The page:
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"New futures from old horizons." Author of off-kilter sci fi/fantasy books. Fond of apocalyptic and fantastical things. Known for phuquerie. I bite. On Amazon.

Friday, 6 May 2016

Podcasts and Horror Writing: Some Observations

Hello hello!

In the last six or eight months, I've fallen in love with podcasts. I started off just listening to Welcome to Night Vale, courtesy of Tumblr, and The Thrilling Adventure Hour soon followed after they ad a crossover. Following Mara Wilson's Twitter feed led me to I Don't Even Own a Television. From there, I started to poke around, and talked to a few friends, like Louisa (blog link). I got hooked on Sawbones and Oh No, Ross and Carrie. My Brother, My Brother, and Me became my nightly comfort, the McElroy brothers' voices lulling me safely to sleep. Listening to a happy, healthy family kibitz and bond over Yahoo answers and social niceties  has made dark times that much easier to endure, and helped me step back into the light.

Of course, I seek more than comfort and the joy of new information. These days, I often enjoy horror rather than fearfully avoiding it, and one of the best creepy podcasts around has to be Lore. As always, however, one can only binge-listen to a cast for so long before running out of episodes, and I sought alternatives and supplements to my fix. The HP Lovecraft Literary Podcast caught my attention as well, and after I'd run out of episodes of that--no mean feat, but I tend to listen obsessively to shows I enjoy, rather than just taking them in once a week or every two weeks--I had to find more horror and fiction podcasts.

Where did I go next?

I haven't finished them or listened to much of them, so I will not yet link Psuedopod, Drabblecast, or Knifepoint Horror, but they come well-recommended. TANIS and The Black Tapes are also moderately popular, though have mixed reviews. Perhaps one of the best known is the Reddit-sourced NoSleep podcast, based on the subreddit of the same name.

I have not yet completed the podcast's run of back episodes, but my favorite episodes of NoSleep, and the ones I consider the best, are the following. I have included notes about the entries.

Episode 1--the very first story is perfectly chilling and one of the most unnerving I've ever heard.
Episode 3--the first story is the best, once again.
Episode 7--only We Don't Talk about Sarah, though.
Episode 8--My Best Friend's Grandmother; again, the others are meh.
Penpal Part 1--generally, both parts are an interesting and suspenseful mystery, but see below.
Penpal Part 2
Episode 14--the whole thing is pretty great.
Episode 18--both stories are rather good, but the last one is remarkable.

Normally, I wouldn't include so many links, but I want readers to understand my sources and references before I shovel conclusions over them like so much grave dirt.

What is it about horror? 

I've come to like horror because it allowed me to frame my own demons in a more useful way, and to get in touch with the dark side of my imagination. Many authors have written about the appeal of horror, and I would be redundant to ask why the world of shadows and fear calls to so many.

I would suggest, however, that in addition to expressing personal darkness, the appeal of horror is partly in how it inverts some expectations. Most stories involve things ultimately going right; horror is about things going wrong. The Hero's Journey structure (see below) becomes inverted, and often foreshortened abruptly by disaster.

Source. This is allegedly what all stories come back to.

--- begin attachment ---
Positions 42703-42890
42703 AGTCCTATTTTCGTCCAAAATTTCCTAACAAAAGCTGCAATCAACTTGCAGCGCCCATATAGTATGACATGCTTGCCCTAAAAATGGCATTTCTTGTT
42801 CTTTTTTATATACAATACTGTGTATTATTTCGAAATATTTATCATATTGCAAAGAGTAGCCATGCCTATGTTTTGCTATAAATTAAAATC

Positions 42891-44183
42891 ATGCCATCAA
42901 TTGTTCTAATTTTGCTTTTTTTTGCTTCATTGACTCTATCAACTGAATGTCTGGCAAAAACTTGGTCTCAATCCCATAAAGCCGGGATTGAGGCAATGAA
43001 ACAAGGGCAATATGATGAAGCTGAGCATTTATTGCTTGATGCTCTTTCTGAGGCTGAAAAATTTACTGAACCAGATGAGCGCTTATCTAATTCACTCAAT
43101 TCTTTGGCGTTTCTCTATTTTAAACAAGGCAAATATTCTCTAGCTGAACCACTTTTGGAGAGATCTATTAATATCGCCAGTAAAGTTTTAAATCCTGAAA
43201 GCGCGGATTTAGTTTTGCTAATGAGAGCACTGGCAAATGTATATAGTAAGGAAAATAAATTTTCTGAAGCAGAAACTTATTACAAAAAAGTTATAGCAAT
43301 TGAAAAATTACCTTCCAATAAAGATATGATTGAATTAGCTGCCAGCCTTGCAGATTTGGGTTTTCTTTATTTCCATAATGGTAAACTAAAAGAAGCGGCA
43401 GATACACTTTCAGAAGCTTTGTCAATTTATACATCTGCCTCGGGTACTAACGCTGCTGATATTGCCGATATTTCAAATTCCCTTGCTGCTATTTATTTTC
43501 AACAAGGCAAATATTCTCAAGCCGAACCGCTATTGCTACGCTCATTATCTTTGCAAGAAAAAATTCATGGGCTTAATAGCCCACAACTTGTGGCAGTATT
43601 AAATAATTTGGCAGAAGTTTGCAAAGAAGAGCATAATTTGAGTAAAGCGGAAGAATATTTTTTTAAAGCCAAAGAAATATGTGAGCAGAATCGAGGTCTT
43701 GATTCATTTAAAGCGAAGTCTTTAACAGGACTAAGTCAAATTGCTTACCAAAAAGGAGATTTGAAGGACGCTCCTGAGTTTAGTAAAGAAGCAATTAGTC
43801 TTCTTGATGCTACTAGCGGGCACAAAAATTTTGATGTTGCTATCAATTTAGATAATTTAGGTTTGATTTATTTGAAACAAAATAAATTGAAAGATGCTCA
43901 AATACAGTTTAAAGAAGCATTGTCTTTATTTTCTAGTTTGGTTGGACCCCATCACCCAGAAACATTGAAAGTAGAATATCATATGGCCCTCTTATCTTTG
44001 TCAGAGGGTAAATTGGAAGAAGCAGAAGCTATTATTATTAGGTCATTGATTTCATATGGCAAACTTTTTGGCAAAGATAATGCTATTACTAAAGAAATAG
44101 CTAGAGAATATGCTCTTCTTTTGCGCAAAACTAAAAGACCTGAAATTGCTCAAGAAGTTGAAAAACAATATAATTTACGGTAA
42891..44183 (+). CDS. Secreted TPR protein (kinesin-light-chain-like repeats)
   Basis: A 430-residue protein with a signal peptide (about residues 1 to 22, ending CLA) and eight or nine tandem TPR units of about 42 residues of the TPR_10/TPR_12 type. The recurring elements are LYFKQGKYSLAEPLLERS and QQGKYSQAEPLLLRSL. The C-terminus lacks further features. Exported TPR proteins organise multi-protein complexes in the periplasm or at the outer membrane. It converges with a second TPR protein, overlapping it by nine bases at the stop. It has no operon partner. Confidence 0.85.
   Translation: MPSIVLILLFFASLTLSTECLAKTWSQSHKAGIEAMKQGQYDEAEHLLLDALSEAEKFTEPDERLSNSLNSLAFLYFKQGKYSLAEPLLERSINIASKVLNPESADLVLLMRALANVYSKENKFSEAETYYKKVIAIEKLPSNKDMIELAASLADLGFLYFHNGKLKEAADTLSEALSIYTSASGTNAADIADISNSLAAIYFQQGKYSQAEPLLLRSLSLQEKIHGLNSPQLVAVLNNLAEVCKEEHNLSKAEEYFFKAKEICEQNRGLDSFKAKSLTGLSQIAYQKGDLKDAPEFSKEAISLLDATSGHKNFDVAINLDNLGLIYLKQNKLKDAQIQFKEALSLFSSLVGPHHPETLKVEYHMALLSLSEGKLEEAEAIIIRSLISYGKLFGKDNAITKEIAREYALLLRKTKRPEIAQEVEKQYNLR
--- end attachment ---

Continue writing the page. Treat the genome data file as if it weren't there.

In a horror story, the hero's journey still occurs, but there's no guarantee of redemption, just further horror and loss. Readers, viewers, and listeners derive a weird comfort from facing their fears about the worst thing that could possibly happen.

Meet the new boss? 

The exciting thing about the NoSleep podcast is that it's a trove of unknown and developing writers, rather than old hands and established experts. Sometimes the writing is mediocre or amusingly inept, but the variety is a real pleasure.

These authors tend to use an X-Files sort of sensibility--setting mysteries in the local environs, even in office buildings, subdivisions, and backyards. Narrators/protagonists are often relatively innocent, rather than being guilty of violence before the narrative's events take place. Surprise encounters dominate most of the events, or narrators become the victims of more powerful and often abusive, stalking forces.

Unreliable narrators are common, and it is often difficult to determine whether the main characters have a loose grip on reality or are truly experiencing paranormal events. This is enhanced or exacerbated by circumstances of shyness and social isolation; protagonists are usually lonely, ordinary nebbish types--not just Everyman sorts, but updated ones, often labouring under the kinds of crappy jobs that so many Millennials and Gen Xers take.

But not everything is intriguingly updated. With many modern sensibilities come unwelcome old friends.

...Same as the old boss.

No, what I want to know is--why does horror reinforce so many old ideas? The NoSleep podcast is a particularly interesting example of this, because the writers are culled from Reddit. Reddit is mostly populated by young men, under the age of forty. 

One might not expect that so many younger men would reinforce gender stereotypes as strongly as these writers do, but an interesting thread through even my favorite stories tended to be gender essentialism. Female characters were usually mothers, were depicted as more fearful and physically weaker than male characters, and tended to be subjected to far more violence.

Female antagonists, however, are common, and usually tend to be lurking spectres or haunted children. They present menace but rarely enact the actual violence. Other antagonistic forces are often either genderless or somewhat male-coded, and tend to be far more violent.